As I write these words I am just beginning on a trajectory towards becoming a single mum. I’m already a blogger and I have been reading stories from the other side of the fence for a while now – you know, that greener pasture where picture perfect families while away their time together in perfect harmony whilst I have felt the sting of bitter tears wondering just how I managed to make such duff life choices – particularly where men are concerned.
I have been married for five years – partnered for ten. I have two little boys under 7. I have regularly dreamed about leaving my husband on and off for the last three years after being subjected to ongoing bouts of emotional abuse and coercive control, walking on eggshells on a daily basis and feeling trapped and dependent.
Of course everything has been normalised by fact that he has never done what ‘real’ abusers do to their partners: the belittling, the demoralising, the humiliating, the name calling or the raising of a fist. On the contrary, I have been bombarded with statements of profuse love, and regularly accosted with demands for particularly hip-jutty hugs.
My family and friends have never been off limits but my time with them is always questioned, often sabotaged and never without some sort of an aftermath.
The abuser takes your grievances and turns them back on you: “You feel like your opinions are never heard? What about my opinions?” – thereby dodging the need to ever address the real issue and simultaneously planting the seeds of doubt about your own role as ‘part of the problem’.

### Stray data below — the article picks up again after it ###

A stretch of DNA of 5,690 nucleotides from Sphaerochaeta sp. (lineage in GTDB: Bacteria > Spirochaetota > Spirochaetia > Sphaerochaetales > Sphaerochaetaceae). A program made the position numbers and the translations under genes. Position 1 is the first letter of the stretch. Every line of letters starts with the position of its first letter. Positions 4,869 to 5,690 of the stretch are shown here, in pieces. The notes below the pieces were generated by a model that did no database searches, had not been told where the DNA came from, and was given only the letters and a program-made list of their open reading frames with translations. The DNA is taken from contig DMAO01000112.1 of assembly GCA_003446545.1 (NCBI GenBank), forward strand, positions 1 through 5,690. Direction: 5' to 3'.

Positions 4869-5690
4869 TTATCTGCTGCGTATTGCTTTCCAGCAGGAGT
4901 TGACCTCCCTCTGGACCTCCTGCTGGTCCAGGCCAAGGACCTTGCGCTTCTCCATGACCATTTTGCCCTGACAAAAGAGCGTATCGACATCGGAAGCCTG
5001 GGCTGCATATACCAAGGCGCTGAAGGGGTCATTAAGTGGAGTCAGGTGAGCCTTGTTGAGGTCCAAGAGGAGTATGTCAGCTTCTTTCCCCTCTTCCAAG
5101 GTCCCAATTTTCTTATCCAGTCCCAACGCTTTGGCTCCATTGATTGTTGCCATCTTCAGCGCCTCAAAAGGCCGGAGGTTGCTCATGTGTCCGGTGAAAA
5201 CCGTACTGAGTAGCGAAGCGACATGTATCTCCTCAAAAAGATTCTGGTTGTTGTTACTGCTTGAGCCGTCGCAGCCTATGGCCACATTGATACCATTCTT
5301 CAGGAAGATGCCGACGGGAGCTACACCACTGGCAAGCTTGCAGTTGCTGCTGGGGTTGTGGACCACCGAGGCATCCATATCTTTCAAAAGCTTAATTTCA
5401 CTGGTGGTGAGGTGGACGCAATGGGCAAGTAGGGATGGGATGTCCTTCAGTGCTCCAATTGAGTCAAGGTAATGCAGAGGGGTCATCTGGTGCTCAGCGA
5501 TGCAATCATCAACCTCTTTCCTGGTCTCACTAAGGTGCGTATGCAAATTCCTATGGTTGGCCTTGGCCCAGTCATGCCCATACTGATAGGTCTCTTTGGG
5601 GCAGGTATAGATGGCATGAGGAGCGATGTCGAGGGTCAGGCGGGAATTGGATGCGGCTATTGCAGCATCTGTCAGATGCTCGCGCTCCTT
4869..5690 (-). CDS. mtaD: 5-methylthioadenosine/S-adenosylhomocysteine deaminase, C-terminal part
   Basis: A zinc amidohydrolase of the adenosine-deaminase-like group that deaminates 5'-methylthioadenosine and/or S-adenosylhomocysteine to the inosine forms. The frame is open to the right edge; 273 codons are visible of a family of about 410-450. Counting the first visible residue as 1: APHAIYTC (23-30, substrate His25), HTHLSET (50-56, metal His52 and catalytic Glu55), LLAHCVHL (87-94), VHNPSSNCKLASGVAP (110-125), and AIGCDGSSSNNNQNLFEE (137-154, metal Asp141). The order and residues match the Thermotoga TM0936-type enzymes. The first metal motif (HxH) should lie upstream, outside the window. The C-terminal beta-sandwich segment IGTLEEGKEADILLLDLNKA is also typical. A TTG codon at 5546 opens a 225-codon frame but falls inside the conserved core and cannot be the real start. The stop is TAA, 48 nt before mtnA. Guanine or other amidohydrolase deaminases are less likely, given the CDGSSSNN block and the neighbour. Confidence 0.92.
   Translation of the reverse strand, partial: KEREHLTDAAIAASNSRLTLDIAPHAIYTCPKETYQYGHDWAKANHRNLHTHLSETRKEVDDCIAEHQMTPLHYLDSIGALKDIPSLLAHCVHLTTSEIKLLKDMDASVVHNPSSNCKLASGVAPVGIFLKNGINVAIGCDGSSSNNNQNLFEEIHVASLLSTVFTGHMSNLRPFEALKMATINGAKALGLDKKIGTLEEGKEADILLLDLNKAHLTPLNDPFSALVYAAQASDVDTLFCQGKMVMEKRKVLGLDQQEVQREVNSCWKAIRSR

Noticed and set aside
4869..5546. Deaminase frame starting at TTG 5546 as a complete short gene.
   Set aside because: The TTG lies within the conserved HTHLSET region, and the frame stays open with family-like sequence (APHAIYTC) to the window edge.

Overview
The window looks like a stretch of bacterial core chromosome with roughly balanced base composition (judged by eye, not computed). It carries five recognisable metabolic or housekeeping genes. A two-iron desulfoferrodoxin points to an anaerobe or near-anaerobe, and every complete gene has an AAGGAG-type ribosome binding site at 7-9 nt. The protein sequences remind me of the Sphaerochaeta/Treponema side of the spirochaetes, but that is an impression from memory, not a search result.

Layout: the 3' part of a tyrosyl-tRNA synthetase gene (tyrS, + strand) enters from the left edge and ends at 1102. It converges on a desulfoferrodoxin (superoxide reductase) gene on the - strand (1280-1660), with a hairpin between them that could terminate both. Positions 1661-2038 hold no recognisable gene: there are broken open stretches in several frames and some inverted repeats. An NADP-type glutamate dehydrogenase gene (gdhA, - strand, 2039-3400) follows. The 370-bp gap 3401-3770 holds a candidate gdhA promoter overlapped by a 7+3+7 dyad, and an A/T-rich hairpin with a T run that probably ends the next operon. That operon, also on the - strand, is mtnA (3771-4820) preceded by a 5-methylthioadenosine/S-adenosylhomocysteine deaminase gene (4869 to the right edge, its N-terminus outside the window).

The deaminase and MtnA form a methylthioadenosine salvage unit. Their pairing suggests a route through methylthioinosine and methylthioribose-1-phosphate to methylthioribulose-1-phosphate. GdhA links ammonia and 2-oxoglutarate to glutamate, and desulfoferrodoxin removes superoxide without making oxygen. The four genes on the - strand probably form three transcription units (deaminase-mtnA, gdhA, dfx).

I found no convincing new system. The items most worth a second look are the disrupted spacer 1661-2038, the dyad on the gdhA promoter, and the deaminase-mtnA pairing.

It took a course of counselling for me to finally accept that it really is his problem not mine and now I’ve been shown that light I know it is time to take action. No amount of further discussion is going to put things right or turn things on their head to the extent that I could genuinely be lead to believe in a happier future within the relationship and so I just did the necessary – found and took on a solicitor, delved into my life savings (which may or may not be enough to fund a messy divorce) and gathered together the paperwork.
All that’s left to do is confront him with this information. I know the time, I know the place, I know that myself and the children have temporary respite from the storm in the immediate aftermath.
I also have unshakeable faith that I can cope as a single parent – that I will thrive and we will re-build new lives however messed up the finances or downsized the existence. I am making a calculated choice – I am embracing the saying that sometimes you’ve just got to take the leap and build your wings on the way down.
*Picture credit: Jump by Ain Lim on Flickr